“Well, art is art, isn’t it? Still, on the other hand, water is water. And east is east and west is west and if you take cranberries and stew them like applesauce they taste much more like prunes than rhubarb does. Now you tell me what you know.” — Groucho Marx
The arts are becoming increasingly recognised in Northern Ireland as a channel for community development and regeneration. They allow us to better understand our society and ourselves. As Northern Ireland’s awareness and participation in the arts develops, contentious subjects are being confronted and boundaries overcome.
The Arts Council Northern Ireland’s most recent five-year plan has come to an end and has seen hundreds of successful arts projects bridging communities and approaching sensitive issues in a still turbulent society. ‘Creative Connections’ (2007–2012) gave funding across Northern Ireland and championed festivals and projects that provoked discourse and debate across the island. The five-year plan set out with a simple prerogative:
“By expressing their artistic freedom, artists can bring about much-needed discussion on the issues facing society. An open society recognises this principle and that everyone, no matter what background they come from, is entitled to enjoy culture and the arts.”
“The public representation of the community separation has taken the form of a widespread and often remarkable incidence of public symbolic displays, including marches, banners, flags wall paintings, bunting, and painted kerbstones. These displays are normally sectarian, antagonistic and offensive, and are intended as visible and unambiguous statements of opposition and aggression” — The Re-Imagining Communities Programme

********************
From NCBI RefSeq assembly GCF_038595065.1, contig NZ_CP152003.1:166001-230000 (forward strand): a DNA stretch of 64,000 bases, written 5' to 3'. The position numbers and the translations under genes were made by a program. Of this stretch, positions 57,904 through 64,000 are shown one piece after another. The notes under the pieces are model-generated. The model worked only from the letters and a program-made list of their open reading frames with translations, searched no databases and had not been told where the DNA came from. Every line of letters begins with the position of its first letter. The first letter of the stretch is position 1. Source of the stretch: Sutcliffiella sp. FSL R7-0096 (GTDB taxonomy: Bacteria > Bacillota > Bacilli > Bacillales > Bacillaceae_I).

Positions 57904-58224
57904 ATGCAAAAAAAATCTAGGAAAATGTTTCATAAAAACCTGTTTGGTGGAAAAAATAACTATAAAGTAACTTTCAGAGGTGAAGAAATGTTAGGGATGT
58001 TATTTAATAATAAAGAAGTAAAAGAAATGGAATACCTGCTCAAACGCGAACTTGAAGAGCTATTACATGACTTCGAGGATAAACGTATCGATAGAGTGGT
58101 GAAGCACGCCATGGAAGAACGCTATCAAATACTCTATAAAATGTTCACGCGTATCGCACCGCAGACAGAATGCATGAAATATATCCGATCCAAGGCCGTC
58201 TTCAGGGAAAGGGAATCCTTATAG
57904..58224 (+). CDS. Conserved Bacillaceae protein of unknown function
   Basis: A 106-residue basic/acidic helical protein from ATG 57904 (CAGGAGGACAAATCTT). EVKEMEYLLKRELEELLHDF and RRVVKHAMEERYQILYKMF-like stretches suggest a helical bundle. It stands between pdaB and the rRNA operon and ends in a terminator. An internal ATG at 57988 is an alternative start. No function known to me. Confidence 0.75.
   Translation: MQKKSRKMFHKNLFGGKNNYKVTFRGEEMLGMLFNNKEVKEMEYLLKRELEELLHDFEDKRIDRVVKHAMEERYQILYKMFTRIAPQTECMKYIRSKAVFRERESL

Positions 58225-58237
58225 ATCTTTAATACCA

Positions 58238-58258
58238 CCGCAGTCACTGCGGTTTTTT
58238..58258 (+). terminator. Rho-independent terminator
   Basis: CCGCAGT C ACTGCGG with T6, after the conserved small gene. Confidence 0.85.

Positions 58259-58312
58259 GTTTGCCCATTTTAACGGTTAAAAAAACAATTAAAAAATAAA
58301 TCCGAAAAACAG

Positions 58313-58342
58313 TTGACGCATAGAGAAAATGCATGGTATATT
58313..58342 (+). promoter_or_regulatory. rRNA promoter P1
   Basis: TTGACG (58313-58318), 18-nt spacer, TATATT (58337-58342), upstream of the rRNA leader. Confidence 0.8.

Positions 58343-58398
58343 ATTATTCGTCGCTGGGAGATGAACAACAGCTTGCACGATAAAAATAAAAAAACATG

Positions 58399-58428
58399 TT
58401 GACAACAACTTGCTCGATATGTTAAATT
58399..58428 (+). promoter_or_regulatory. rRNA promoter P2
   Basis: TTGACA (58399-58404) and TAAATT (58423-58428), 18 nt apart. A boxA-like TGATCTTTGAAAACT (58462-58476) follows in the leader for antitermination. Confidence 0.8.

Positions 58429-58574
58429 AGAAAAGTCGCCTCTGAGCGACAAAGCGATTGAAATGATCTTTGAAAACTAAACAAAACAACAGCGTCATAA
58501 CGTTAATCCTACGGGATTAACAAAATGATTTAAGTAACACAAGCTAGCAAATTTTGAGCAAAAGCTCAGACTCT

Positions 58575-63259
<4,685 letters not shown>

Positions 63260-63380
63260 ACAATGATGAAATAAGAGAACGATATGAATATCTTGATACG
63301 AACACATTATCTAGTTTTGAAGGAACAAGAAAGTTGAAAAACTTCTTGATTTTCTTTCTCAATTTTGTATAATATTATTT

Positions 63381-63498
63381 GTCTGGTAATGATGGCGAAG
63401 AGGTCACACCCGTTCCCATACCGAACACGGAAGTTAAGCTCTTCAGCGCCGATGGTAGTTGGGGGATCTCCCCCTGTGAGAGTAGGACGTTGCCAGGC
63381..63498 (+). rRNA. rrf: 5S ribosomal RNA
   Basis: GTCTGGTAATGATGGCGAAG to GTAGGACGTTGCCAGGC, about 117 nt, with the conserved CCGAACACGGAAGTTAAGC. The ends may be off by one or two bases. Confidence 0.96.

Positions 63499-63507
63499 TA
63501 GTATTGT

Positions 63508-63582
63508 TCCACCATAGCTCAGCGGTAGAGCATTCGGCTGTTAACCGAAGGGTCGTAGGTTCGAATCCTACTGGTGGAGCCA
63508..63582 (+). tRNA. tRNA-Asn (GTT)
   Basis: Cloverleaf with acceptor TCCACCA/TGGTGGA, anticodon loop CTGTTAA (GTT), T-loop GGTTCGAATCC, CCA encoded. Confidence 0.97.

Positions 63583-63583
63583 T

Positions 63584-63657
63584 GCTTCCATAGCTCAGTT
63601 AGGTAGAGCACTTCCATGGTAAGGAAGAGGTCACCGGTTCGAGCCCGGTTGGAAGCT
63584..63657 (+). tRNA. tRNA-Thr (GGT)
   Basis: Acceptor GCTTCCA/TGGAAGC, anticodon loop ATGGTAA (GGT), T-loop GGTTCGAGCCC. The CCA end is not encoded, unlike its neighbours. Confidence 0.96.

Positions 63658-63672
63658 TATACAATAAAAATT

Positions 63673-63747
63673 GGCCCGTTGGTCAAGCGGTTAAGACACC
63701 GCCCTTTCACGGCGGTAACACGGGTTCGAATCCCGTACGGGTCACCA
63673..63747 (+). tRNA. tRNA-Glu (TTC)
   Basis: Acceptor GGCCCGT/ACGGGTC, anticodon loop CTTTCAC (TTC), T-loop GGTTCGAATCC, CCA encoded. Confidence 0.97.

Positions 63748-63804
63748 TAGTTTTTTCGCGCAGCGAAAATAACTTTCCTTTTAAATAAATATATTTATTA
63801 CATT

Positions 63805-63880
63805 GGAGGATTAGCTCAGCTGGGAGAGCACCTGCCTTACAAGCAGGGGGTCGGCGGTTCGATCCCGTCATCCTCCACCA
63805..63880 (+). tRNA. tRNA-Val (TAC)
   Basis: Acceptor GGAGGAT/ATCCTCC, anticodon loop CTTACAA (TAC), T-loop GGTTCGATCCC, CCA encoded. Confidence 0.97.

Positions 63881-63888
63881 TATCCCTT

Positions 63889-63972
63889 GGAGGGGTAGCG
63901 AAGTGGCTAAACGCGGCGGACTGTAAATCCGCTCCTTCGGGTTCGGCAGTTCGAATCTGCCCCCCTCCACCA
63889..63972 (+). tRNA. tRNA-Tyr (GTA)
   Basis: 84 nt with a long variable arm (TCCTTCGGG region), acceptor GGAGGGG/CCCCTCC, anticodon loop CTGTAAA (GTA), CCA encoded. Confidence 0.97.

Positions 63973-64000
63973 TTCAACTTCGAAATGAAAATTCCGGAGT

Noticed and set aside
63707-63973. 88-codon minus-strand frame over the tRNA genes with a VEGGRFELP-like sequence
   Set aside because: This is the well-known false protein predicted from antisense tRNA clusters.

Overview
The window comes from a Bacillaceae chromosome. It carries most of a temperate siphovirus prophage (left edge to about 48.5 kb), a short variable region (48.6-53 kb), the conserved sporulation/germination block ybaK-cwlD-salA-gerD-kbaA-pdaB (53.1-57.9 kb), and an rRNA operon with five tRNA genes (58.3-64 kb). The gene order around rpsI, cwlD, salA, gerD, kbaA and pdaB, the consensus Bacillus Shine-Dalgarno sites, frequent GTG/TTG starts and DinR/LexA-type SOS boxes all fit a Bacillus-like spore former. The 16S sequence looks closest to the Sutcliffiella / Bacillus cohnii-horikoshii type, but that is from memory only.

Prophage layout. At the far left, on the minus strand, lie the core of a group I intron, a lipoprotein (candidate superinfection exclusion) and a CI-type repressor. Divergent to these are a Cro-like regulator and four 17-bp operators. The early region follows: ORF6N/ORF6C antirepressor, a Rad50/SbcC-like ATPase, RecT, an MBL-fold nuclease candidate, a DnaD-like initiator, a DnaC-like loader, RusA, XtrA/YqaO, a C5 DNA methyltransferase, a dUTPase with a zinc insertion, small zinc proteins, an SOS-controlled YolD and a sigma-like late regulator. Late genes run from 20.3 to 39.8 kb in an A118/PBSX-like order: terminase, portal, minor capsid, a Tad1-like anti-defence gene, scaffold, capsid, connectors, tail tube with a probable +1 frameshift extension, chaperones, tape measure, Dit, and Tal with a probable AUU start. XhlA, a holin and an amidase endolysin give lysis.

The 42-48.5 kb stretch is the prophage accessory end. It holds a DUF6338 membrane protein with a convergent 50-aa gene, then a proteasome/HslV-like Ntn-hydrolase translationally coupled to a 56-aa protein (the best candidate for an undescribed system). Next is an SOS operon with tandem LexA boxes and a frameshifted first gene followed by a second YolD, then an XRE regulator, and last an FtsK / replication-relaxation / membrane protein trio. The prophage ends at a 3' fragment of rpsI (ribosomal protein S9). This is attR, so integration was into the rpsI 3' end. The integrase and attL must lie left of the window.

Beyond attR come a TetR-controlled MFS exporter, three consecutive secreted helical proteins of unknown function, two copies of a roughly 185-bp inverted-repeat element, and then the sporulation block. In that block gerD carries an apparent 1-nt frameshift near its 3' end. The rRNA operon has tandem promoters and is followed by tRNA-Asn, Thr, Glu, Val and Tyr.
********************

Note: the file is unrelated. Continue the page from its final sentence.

Rather than focus on such negative expressions, arts programmes endeavor to celebrate diversity, enlighten and explore Northern Ireland’s rich heritage, all with a look to a shared future. The Re-Imagining communities programme set out to address such problems of sectarian symbolism by combining a community-based approach with creativity and expression.
The programme saw that sectarian and racist displays were removed and communities visually transformed. Over 160 community regeneration projects were carried out. These involved planting trees, tidying, cleaning and painting shared spaces. They helped encourage a greater social integration and address sectarian attitudes presented in murals, emblems and slogans throughout the counties. Some of these were replaced with more positive imagery that reflects the aspirations of the communities.
As a result, these shared spaces have become less intimidating and more welcoming to all sections of the community.
Numerous other projects that aspire to promote tolerance and community building have taken place across Northern Ireland. Several of these projects work on the basis that through art, one is able to gain individual perspective by appreciating others’; the theory is that this appreciation will then extend beyond the arts and help encourage equality and a mutual respect among segregated communities.
ICAN The Playhouse: Street Talk Project
The ‘Street Talk’ project brings together young people from cross communities along with the PSNI to inspire and motivate them through the arts. ICAN Playhouse in Derry-Londonderry carried out the project in 2012. Using graffiti, animation, DJing and light box art, young people explored issues of sectarianism and anti-social behaviour. The project encouraged the participants to take an interest in their and others’ communities and showed them a way to express themselves creatively.